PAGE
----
Historical archive

What does 'Normal everyday life with increased emergency preparedness’ mean?

Historical archive

Published under: Solberg's Government

Publisher Ministry of Health and Care Services

The Norwegian Government is now presenting more details about what 'Normal everyday life with increased emergency preparedness’ means. When the time comes to move to ‘Normal everyday life with increased emergency preparedness’, the pandemic will have little impact on the everyday lives of the population. The Norwegian Government will return to the question of when we can move to 'Normal everyday life with increased emergency preparedness’ later.

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‘When we return to normal everyday life, most national rules will disappear. The 1-metre rule will be lifted. So will the restrictions regarding events and gatherings. The ban on admission and requirement to be seated at a table at catering outlets will disappear. However, we will have to continue to remember to keep our hands clean and stay at home when we are sick’, explains Minister of Health and Care Services Bent Høie.

People will continue to be required to isolate themselves if they have COVID-19 in ‘Normal everyday life with increased emergency preparedness’, and the traffic light model will provide the basis for infection control in schools and kindergartens; at least for a transitional period.

Infection control advice and recommendations will continue to apply, but they will resemble the general recommendations regarding other respiratory infections. Together with the Norwegian Directorate of Health and the Norwegian Institute of Public Health, the Norwegian Government will continue work to concretise and clarify the advice that will apply in ‘Normal everyday life with increased emergency preparedness’.

Easing of entry restrictions
The Norwegian Government will remove the rule that prevents foreigners from entering Norway when it moves to ‘Normal everyday life with increased emergency preparedness’, with the exception of citizens from third countries who do not come from purple countries with a low infection rate. These are countries and areas on the EU's list of third countries that have slightly lighter entry restrictions due to the infection situation.

‘This does not mean that we will remove all of the rules for travellers entering the country, such as testing and quarantine. However, some of these rules will also be eased. Such easing will be monitored closely, so that we can detect imported cases of COVID-19,’ says Mr Høie.

The Norwegian Government will provide details on the test and quarantine rules that will apply to entering the country in ‘Normal everyday life with increased emergency preparedness’ later.

From control to preparedness
With ‘Normal everyday life with increased emergency preparedness’, the Norwegian Government is moving from a control strategy to a preparedness strategy.

‘The local and national authorities will closely monitor the situation, so that measures can be implemented quickly if the situation changes. The Norwegian Government, the health authorities, the hospitals, and the municipalities will operate with increased surveillance and preparedness compared with a normal situation. The municipalities will also be able adopt local regulations that reintroduce measures that have been lifted nationally’, states Mr Høie.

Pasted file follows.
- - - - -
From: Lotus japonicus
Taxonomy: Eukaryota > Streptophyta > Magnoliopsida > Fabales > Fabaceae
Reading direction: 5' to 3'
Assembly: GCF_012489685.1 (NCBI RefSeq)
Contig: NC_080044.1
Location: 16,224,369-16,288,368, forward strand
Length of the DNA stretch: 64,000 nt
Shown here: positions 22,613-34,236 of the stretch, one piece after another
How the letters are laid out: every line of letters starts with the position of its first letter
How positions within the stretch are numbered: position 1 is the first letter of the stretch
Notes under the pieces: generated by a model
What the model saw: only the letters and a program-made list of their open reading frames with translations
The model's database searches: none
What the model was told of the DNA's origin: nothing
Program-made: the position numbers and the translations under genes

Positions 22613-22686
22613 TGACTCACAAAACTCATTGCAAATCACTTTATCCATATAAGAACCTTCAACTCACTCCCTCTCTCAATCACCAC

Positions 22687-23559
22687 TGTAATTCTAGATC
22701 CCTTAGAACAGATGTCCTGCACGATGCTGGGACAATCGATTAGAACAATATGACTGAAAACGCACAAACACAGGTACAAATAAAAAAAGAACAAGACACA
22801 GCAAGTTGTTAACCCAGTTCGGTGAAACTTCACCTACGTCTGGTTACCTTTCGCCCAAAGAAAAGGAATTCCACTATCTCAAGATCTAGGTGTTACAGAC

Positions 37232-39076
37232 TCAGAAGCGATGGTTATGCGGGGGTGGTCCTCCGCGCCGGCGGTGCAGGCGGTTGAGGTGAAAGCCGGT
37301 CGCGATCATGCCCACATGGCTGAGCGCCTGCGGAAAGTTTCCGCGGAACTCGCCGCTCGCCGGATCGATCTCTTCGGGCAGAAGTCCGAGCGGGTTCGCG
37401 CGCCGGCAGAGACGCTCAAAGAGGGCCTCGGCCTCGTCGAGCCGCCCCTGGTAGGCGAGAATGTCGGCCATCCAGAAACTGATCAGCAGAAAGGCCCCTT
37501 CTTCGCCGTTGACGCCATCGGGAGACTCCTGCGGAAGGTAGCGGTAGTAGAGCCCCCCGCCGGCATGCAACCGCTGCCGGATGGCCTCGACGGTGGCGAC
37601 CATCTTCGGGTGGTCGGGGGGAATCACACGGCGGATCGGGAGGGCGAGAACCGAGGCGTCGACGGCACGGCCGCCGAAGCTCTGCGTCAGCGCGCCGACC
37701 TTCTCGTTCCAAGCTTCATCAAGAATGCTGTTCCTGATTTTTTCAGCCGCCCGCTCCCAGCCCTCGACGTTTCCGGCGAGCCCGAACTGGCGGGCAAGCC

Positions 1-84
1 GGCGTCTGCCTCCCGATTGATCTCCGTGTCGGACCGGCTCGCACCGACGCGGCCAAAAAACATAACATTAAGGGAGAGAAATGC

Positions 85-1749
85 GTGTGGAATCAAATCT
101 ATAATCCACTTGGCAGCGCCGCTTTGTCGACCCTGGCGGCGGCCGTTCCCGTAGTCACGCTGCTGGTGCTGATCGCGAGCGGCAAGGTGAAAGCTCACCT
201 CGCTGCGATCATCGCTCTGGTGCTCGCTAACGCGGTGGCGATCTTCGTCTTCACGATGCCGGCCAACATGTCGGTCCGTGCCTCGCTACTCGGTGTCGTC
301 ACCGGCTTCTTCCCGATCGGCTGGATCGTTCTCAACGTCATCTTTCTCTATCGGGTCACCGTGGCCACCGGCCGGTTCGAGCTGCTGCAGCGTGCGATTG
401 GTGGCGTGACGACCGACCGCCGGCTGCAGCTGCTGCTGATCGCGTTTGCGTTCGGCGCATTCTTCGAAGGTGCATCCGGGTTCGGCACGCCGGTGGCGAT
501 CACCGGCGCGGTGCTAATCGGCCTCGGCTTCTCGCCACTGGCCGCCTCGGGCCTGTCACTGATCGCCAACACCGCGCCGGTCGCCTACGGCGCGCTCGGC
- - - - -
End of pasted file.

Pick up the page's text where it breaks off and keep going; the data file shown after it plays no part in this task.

The authorities will use the following indicators to direct their policy in respect of risk:

 

The following indicators will be used by the authorities to determine what risk governs the situation:

  • The number of new hospital admissions and number of patients already admitted (total occupancy rate).
  • Age distribution of admitted patients.
  • Admissions to intensive care units.
  • Treatment capacity in the municipalities.

The assessment will be supplemented by an overall assessment of the development of the pandemic.

Remaining prepared
Even though the proportion of the population that is vaccinated is becoming very high, we do not know enough about how long the protection offered by vaccination lasts. New virus variants may also emerge against which vaccines are less effective, so that it may become necessary to introduce national or local measures. The municipalities will therefore have to maintain the current level of preparedness (organisational and management preparedness) for the rest of the year.

They will also need to maintain basic TISK preparedness, which means being able to hand out rapid antigen tests to 10% of the population per week. Both the municipalities and the regional health authorities should be able to test 1% of the population per week. They need to have preparedness to increase capacity to 5% of the population within a 5-day period and scale up the TISK work accordingly.

See the separate press release on introduction of ‘Downscaled TISK’ for more details.

The municipalities must also make sure that they are prepared to be able to offer their inhabitants a third vaccine dose, if relevant. This means that the municipalities throughout the country must maintain vaccination capacity corresponding to 200 000 doses per week, and have preparedness that allows a considerable increase in capacity over a 4-week period. The Norwegian Government will reassess the need for preparedness during the winter months in November.

‘We are discussing the content of 'Normal everyday life with increased emergency preparedness’ with the municipalities in order to prepare them as well as possible. The COVID-19 costs of the municipal sector will be covered in the same way as before’,